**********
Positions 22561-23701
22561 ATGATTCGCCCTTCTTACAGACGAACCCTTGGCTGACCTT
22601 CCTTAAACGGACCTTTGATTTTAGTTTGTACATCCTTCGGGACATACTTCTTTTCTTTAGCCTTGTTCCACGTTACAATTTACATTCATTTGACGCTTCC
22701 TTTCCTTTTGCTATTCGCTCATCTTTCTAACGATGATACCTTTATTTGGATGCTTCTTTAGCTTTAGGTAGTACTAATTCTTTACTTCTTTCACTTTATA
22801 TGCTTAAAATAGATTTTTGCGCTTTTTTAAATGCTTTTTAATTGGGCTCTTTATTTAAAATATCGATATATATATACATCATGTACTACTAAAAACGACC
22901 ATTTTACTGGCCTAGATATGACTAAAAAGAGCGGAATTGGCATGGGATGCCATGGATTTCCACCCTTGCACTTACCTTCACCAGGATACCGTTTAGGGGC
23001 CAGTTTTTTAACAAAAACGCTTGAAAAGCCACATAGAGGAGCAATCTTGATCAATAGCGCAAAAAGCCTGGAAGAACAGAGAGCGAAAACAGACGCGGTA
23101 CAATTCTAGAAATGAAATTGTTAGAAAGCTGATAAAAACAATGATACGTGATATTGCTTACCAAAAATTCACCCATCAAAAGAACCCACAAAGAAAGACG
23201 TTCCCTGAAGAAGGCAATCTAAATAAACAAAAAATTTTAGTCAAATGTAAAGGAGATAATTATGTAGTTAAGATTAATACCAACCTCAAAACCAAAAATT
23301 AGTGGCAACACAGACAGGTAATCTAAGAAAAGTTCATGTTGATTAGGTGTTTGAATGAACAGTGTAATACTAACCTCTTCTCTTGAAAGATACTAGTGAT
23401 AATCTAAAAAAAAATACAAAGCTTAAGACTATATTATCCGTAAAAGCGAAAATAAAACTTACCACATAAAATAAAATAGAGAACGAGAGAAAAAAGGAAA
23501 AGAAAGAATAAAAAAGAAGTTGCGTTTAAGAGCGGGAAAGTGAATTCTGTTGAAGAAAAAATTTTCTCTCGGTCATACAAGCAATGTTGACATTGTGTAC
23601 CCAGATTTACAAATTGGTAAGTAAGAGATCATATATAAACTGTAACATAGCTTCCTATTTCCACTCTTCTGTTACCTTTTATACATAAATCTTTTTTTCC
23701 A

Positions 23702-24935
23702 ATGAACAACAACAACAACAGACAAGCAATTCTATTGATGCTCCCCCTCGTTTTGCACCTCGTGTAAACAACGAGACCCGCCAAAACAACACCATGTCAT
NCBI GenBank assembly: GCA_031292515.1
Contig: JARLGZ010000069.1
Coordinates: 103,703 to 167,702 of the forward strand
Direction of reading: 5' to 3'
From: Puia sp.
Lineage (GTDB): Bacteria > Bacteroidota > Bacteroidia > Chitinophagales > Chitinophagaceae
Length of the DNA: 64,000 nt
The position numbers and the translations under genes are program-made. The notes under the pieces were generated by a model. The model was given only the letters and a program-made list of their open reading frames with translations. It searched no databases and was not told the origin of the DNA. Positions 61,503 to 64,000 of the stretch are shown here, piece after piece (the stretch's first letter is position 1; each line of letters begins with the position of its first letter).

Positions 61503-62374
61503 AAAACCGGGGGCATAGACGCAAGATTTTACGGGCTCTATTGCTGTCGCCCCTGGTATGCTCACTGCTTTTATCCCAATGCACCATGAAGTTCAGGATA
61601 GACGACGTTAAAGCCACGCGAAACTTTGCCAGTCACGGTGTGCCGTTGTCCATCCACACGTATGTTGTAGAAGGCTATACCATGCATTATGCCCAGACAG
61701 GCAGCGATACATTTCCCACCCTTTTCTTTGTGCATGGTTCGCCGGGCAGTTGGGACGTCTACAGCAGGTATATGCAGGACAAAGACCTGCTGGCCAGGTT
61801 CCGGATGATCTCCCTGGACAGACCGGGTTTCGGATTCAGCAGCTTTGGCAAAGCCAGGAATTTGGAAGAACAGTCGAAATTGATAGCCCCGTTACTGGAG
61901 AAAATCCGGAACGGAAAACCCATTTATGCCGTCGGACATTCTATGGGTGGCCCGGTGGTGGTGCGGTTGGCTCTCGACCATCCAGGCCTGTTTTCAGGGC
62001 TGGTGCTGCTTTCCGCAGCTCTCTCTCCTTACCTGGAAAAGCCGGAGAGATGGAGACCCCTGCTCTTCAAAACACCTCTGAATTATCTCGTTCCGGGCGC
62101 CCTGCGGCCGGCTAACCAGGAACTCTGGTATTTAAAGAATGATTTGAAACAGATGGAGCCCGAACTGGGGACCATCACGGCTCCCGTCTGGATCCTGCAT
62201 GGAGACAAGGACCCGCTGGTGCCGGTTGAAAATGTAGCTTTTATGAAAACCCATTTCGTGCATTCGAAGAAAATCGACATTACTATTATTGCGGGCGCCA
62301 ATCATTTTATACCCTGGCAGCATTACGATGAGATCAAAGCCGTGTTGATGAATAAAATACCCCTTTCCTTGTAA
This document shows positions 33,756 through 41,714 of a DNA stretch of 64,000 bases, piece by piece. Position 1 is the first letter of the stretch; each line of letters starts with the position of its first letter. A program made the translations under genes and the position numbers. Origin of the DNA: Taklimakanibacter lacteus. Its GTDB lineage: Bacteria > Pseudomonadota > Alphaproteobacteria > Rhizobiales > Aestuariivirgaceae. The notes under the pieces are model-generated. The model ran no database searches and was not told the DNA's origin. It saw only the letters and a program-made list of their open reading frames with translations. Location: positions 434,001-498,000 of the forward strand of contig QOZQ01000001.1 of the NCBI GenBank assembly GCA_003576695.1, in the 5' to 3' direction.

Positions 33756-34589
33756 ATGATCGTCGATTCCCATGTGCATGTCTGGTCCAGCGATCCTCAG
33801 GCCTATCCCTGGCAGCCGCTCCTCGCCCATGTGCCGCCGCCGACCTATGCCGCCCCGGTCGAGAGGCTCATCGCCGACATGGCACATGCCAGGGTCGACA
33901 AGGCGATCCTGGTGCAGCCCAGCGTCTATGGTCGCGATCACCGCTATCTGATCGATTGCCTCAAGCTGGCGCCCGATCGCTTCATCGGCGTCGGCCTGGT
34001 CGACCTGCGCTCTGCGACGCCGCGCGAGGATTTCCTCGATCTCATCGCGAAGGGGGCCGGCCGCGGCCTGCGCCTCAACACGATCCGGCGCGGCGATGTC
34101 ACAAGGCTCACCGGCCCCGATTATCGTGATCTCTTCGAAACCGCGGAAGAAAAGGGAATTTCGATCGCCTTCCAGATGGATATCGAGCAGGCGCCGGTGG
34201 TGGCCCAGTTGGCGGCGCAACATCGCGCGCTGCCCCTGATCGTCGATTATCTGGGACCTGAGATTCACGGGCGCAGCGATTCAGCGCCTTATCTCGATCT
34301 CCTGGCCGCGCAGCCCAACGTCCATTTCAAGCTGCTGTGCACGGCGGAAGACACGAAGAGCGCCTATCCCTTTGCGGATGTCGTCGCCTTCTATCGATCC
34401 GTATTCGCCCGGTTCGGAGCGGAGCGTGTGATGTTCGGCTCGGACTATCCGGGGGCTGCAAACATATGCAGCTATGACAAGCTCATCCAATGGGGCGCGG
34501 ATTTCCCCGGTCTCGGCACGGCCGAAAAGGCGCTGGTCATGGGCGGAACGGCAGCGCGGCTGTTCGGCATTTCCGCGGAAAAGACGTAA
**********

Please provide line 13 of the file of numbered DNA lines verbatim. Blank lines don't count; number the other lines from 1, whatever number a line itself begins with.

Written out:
23601 CCAGATTTACAAATTGGTAAGTAAGAGATCATATATAAACTGTAACATAGCTTCCTATTTCCACTCTTCTGTTACCTTTTATACATAAATCTTTTTTTCC